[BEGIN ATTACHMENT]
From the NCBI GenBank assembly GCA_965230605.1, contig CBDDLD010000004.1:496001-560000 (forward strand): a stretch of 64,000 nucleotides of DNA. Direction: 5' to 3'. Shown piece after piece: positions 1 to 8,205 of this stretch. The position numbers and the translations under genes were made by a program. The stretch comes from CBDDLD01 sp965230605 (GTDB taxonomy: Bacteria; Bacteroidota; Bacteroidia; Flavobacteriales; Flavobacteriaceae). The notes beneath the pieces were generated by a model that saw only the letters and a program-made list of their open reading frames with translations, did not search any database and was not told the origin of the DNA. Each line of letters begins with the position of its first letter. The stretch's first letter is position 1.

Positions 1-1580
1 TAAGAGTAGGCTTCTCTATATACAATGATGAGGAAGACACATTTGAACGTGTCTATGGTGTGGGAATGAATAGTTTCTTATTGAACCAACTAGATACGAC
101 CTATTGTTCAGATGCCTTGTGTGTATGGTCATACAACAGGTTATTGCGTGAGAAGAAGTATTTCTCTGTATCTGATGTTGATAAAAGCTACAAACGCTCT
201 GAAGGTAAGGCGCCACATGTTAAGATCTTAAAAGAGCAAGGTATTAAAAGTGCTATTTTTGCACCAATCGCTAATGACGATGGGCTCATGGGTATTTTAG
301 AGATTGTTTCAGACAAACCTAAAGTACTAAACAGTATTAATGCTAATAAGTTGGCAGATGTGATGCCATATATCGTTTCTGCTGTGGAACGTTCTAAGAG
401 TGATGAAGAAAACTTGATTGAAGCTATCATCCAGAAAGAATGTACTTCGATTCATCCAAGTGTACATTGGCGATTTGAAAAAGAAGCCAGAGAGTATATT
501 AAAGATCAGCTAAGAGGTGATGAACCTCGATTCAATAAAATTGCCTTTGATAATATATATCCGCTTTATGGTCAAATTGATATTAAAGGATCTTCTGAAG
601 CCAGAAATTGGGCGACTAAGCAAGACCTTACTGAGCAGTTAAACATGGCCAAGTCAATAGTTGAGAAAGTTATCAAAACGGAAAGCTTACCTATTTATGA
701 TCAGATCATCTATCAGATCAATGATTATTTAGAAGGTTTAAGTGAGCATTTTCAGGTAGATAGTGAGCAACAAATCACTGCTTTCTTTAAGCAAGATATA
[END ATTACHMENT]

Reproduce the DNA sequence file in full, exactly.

From the NCBI GenBank assembly GCA_965230605.1, contig CBDDLD010000004.1:496001-560000 (forward strand): a stretch of 64,000 nucleotides of DNA. Direction: 5' to 3'. Shown piece after piece: positions 1 to 8,205 of this stretch. The position numbers and the translations under genes were made by a program. The stretch comes from CBDDLD01 sp965230605 (GTDB taxonomy: Bacteria; Bacteroidota; Bacteroidia; Flavobacteriales; Flavobacteriaceae). The notes beneath the pieces were generated by a model that saw only the letters and a program-made list of their open reading frames with translations, did not search any database and was not told the origin of the DNA. Each line of letters begins with the position of its first letter. The stretch's first letter is position 1.

Positions 1-1580
1 TAAGAGTAGGCTTCTCTATATACAATGATGAGGAAGACACATTTGAACGTGTCTATGGTGTGGGAATGAATAGTTTCTTATTGAACCAACTAGATACGAC
101 CTATTGTTCAGATGCCTTGTGTGTATGGTCATACAACAGGTTATTGCGTGAGAAGAAGTATTTCTCTGTATCTGATGTTGATAAAAGCTACAAACGCTCT
201 GAAGGTAAGGCGCCACATGTTAAGATCTTAAAAGAGCAAGGTATTAAAAGTGCTATTTTTGCACCAATCGCTAATGACGATGGGCTCATGGGTATTTTAG
301 AGATTGTTTCAGACAAACCTAAAGTACTAAACAGTATTAATGCTAATAAGTTGGCAGATGTGATGCCATATATCGTTTCTGCTGTGGAACGTTCTAAGAG
401 TGATGAAGAAAACTTGATTGAAGCTATCATCCAGAAAGAATGTACTTCGATTCATCCAAGTGTACATTGGCGATTTGAAAAAGAAGCCAGAGAGTATATT
501 AAAGATCAGCTAAGAGGTGATGAACCTCGATTCAATAAAATTGCCTTTGATAATATATATCCGCTTTATGGTCAAATTGATATTAAAGGATCTTCTGAAG
601 CCAGAAATTGGGCGACTAAGCAAGACCTTACTGAGCAGTTAAACATGGCCAAGTCAATAGTTGAGAAAGTTATCAAAACGGAAAGCTTACCTATTTATGA
701 TCAGATCATCTATCAGATCAATGATTATTTAGAAGGTTTAAGTGAGCATTTTCAGGTAGATAGTGAGCAACAAATCACTGCTTTCTTTAAGCAAGATATA